But more than just enjoying the digits and lines, what really interests me is the fact that I can come up with strategies from the data that I’m gathering, and it makes my work a lot easier seeing as I don’t need to start from scratch – I have all the data. I just need to fully understand and analyze them.

Analytical thinker

For marketers, it’s necessary that you know how to analyze data – it’s not enough that you can write, or your mind’s full of ideas. At the end of the day, you have to have something that can back you up – you need logical reasons why you’ve come up with a certain strategy.

Marketers make no assumptions.

You need to know what makes your audience come back, what they’re looking for, and how you can improve your existing efforts.

Lastly…

4. I learned the essence of building a relationship

As far as I can remember, I’m the type of person who prefers to sit down in front of the laptop 24/7, than mingle with people.

I didn’t realized that when I accepted the Accounts Manager’s position, I would have to meet clients once in a while.

This scares me. I remember the first time I met with a client – I literally was at a lost for words. But I was sent out more than once and that made me a lot comfortable with talking and facing people.

At the same time, I learned that meeting clients actually builds better relationships, because you get to hear them personally, their frustrations, demands, and compliments.

Building relationship

In marketing, relationship building is one of the biggest tasks. You need to identify the people around you, may they be experts in your field, or marketing different niches.

Building relationships is equal to building trust. Being connected with reputable people means bigger chance of getting the same respect.

Over to you…

Have you experienced being in multiple positions? What did you do to maximize your situation? Did you find it hard, did you complain, or did you master your first job to benefit the second one?

Share your thoughts by commenting below!

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How To Write A Roundup Post That Gets Over 400 Shares https://seo-hacker.com/write-roundup-post-400-shares/ https://seo-hacker.com/write-roundup-post-400-shares/#comments Tue, 24 Feb 2015 03:47:03 +0000 https://seo-hacker.com/?p=9486

Social Shares

Last year was an epic year for round up posts.

As a blogger of quasi-importance myself, I often receive a few invites every month. And honestly, I enjoy being a part of them.

Here are some awesome ones I remember:

Do you know why so many people have been doing these?

Because they work.

For example, in just four days, my post received over 250 social shares and 560 unique visits.

250 shares and 560 unique visits

And since then it sent me even more traffic and up to 400 shares.

400 shares

Making it my 4th most visited page of all time.

And I didn’t even write the content!

However, just because I didn’t write the post, does not mean that it’s easy.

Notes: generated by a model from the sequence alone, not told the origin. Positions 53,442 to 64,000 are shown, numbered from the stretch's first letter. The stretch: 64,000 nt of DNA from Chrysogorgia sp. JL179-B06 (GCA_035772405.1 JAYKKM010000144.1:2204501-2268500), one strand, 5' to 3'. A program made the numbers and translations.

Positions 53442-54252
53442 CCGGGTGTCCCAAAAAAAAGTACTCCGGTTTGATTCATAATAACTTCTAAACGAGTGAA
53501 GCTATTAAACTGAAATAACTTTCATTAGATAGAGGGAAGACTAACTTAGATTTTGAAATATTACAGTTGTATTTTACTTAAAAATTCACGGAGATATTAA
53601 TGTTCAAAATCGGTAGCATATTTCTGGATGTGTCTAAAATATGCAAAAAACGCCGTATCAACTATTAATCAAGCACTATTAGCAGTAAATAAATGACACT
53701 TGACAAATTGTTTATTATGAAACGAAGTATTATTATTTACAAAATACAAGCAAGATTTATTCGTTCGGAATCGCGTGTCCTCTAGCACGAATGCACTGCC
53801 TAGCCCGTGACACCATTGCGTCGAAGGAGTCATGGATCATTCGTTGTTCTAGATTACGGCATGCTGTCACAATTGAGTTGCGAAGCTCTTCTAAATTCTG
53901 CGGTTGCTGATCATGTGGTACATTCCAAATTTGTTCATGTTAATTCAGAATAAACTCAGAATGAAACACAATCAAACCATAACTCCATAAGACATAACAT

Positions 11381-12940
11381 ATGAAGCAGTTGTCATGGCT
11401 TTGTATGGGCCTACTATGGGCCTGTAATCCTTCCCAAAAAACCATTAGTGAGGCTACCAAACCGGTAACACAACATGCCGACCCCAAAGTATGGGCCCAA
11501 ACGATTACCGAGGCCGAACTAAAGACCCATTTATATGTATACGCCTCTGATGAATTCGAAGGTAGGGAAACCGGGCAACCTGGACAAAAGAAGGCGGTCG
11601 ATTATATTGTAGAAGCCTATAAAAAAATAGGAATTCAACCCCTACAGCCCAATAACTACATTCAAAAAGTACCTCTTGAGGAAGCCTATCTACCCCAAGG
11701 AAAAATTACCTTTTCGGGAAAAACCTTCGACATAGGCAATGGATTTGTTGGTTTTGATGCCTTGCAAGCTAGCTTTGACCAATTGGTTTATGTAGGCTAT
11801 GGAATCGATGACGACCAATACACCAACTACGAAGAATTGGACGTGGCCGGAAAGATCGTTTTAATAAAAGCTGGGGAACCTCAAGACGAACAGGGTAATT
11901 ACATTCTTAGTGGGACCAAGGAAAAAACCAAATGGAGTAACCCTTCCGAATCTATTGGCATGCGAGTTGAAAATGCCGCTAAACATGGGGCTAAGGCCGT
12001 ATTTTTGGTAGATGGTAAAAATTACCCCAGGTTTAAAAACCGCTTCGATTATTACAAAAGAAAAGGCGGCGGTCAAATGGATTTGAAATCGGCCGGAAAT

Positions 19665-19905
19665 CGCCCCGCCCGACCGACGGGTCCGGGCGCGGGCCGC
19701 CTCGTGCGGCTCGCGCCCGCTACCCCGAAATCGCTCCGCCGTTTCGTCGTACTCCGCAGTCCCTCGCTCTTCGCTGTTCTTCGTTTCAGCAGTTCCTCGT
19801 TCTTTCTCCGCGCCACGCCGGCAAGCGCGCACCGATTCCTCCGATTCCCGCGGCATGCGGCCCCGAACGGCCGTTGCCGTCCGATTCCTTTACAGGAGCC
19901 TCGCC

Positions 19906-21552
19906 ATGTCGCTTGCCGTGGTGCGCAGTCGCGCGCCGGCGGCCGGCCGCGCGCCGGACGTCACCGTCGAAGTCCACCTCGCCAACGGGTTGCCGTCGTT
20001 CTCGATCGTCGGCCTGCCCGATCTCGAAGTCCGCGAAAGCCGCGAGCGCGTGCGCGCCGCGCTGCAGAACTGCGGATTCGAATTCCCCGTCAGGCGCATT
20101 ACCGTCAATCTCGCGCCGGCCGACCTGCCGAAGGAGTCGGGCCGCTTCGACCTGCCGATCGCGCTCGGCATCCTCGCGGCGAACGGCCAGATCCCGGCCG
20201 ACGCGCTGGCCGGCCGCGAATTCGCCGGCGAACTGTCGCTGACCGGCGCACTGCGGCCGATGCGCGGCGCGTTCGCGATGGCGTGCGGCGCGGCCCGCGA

If you don’t have a solid approach to organization and outreach, a round of post can easily be a nightmare.

Luckily, based on my experience, I have condensed it into 6 simple steps. Let’s go through the process together.

1. Come Up With The Idea

There is a bit of an art coming up with an excellent roundup question.

For one thing, you don’t want a question that is too easily answered. Then, no matter how many people you ask, you won’t have much variability in the answers.

For example, when I did my roundup post about your first sale, I knew that the answer to every single one would be unique, because I was asking for a personal story. This mini case study technique is one way to ensure that your roundup post will be interesting.

However, another approach is to ask for a list, such as three tools that you used to build your email list, and then tally the results as a way of ranking the different answers. This is exceptionally useful if you can combine it with some affiliate offers.

Above all, however, you want to consider the long-term benefit of having the go-to source for a question. The bulk of the traffic from my roundup post is from organic. This is because you can find my article on the first page of popular search terms such as:

  • Successful entrepreneur stories
  • First sale stories

Ranking for Keywords

And many more.

I always recommend making a list of burning questions in your niche, and then seeing if some variation of those would make for an interesting roundup post. In the business niche, entrepreneurs are always wondering how to make their first sale, so I turned that into a post.

And even if you are in the business needs, for example you run an e-commerce site or a small business, you can still ask people about their favorite products and services that they use.

2. Find The Contacts

Having a great question is just the start. You need people who can actually answer that question in a meaningful way.

The ideal person is:

  • An authority on the question you are asking